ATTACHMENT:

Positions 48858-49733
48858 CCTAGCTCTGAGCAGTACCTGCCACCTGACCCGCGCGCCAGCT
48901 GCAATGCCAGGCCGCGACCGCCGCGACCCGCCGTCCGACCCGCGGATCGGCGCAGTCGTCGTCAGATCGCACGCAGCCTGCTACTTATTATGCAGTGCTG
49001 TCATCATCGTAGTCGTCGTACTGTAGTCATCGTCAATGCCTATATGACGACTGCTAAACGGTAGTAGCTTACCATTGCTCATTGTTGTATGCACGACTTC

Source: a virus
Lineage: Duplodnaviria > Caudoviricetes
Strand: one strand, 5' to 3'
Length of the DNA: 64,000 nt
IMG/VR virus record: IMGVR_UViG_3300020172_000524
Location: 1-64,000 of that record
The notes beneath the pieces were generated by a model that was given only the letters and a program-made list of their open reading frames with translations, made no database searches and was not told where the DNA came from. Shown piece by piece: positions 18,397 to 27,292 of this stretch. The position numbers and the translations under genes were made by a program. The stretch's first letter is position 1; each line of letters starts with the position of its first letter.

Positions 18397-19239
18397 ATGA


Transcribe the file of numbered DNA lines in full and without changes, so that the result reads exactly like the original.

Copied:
Positions 48858-49733
48858 CCTAGCTCTGAGCAGTACCTGCCACCTGACCCGCGCGCCAGCT
48901 GCAATGCCAGGCCGCGACCGCCGCGACCCGCCGTCCGACCCGCGGATCGGCGCAGTCGTCGTCAGATCGCACGCAGCCTGCTACTTATTATGCAGTGCTG
49001 TCATCATCGTAGTCGTCGTACTGTAGTCATCGTCAATGCCTATATGACGACTGCTAAACGGTAGTAGCTTACCATTGCTCATTGTTGTATGCACGACTTC

Source: a virus
Lineage: Duplodnaviria > Caudoviricetes
Strand: one strand, 5' to 3'
Length of the DNA: 64,000 nt
IMG/VR virus record: IMGVR_UViG_3300020172_000524
Location: 1-64,000 of that record
The notes beneath the pieces were generated by a model that was given only the letters and a program-made list of their open reading frames with translations, made no database searches and was not told where the DNA came from. Shown piece by piece: positions 18,397 to 27,292 of this stretch. The position numbers and the translations under genes were made by a program. The stretch's first letter is position 1; each line of letters starts with the position of its first letter.

Positions 18397-19239
18397 ATGA